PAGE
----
Friday, February 1, 2008
Soot and Codes
The house we moved into in Taipei was a rental that passed from one US military family to the next. I know because along the outside of the house there was a pile of garbage that had been left by previous occupants that contained old American magazines going back a couple of years.
The house was very Chinese, I think. It was two stories, not counting the basement, which only held the coal furnace. The first floor had picture windows that looked out into a small yard. the yard was enclosed by a wall topped with broken glass embedded into the concrete, to discourage thieves. The entrance through the wall was through a gate at a corner.
The flooring throughout the house was cement. There was a drain in every room. This turned out to make a lot of sense. The coal we got to supply our furnace was bituminous, and the operation of the furnace filled the house with soot every morning. We'd wake up each day looking like we belonged in a minstrel show. The floors and walls would also be covered with soot.
There was no way my Mother was going to clean a house like that. Fortunately, maids were cheap. We got a Taiwanese maid. She simply threw buckets of water on the walls and floors and swept it down the drains, which dumped the soot and water soup into the river behind the house.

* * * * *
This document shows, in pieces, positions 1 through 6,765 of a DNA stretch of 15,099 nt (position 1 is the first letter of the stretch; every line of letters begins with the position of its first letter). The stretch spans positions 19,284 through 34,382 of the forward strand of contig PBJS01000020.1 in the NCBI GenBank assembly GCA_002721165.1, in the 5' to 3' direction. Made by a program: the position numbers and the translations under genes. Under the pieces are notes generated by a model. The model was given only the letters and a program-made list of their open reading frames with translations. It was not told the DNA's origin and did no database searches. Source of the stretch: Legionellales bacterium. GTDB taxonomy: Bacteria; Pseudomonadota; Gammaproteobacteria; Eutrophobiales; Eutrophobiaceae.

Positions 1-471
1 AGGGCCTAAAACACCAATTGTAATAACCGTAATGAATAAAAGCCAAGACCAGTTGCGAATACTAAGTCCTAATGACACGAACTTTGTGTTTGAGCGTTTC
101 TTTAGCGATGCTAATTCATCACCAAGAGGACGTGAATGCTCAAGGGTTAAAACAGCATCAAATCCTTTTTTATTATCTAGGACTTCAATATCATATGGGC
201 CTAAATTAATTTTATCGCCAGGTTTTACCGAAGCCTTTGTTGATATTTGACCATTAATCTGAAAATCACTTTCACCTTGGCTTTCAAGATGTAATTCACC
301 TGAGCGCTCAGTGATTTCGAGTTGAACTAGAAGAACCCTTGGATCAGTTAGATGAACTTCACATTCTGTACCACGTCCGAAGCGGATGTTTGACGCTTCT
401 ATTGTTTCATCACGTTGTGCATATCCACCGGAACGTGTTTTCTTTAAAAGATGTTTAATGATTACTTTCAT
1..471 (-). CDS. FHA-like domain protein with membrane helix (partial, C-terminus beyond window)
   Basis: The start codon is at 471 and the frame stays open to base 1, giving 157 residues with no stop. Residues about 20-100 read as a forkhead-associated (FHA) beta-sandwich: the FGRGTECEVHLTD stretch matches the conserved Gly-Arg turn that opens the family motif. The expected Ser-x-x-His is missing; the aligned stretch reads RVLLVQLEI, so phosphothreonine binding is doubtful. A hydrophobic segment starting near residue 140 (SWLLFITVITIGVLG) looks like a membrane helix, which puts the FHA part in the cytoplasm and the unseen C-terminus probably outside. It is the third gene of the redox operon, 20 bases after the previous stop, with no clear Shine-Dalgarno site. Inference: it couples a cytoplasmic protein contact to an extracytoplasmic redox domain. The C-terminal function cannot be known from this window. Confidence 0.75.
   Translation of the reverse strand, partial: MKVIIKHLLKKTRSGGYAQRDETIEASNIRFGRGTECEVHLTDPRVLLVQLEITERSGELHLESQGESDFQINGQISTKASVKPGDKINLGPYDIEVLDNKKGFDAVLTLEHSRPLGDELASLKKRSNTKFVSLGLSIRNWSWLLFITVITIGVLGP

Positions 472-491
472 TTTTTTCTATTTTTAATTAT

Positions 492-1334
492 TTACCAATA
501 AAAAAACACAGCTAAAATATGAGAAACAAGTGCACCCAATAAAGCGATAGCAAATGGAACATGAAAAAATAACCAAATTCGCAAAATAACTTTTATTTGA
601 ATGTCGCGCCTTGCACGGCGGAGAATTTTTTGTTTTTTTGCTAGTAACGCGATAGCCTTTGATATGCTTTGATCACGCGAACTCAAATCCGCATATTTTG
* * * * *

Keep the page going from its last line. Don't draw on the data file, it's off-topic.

What I thought was so Chinese about the house was the way the upper story rooms were arrayed along a balconied walkway that looked down on the living room. It's a design that I've only seen in Western houses built since WW II created an interest in Asian designs. It meant the living room had about an 17 or 18 foot ceiling, instead of an 8 foot ceiling. You almost felt as if you were still outdoors. If it weren't for the walls and the cement floor, and the missing sky light, and the fact that there are no windows other than the one big one one the side facing the yard.
We'd barely settled in when my Father told us he would be leaving my mother and I alone there for six weeks while he "went to the Mountain." The Mountain was a location we weren't permitted to know anything more about, except that it was on a mountaintop of Taiwan, an island which, aside from the relatively flat area of Taipei, is itself mountain upon mountain, from north to south.
Now, I was trying to patch things up with my Father at this time. I thought the change of place might provide an opportunity. I saw him doing a cryptogram puzzle from a puzzle book and asked him how he did them. He told me how he looked at patterns and the frequency of letters. When he finished he complained that he'd done them all.
So I volunteered to make up new codes for him to crack. I scrambled the alphabet and wrote out a sentence with the new values.
When he would get the answers too fast I had a flash of insight. I could make a completely different kind of code. I invented a code that was essentially a vector code. After the beginning, the substitutions depended on the letters previously encountered in the message.
My Father was stumped, of course. It wasn't fair. A code that diabolical is too hard to decipher from such a small sample. But he was able to get it anyway, by guessing,.
Silly me, the only sentence I ever encoded was, "My Father is going to the Mountain next month."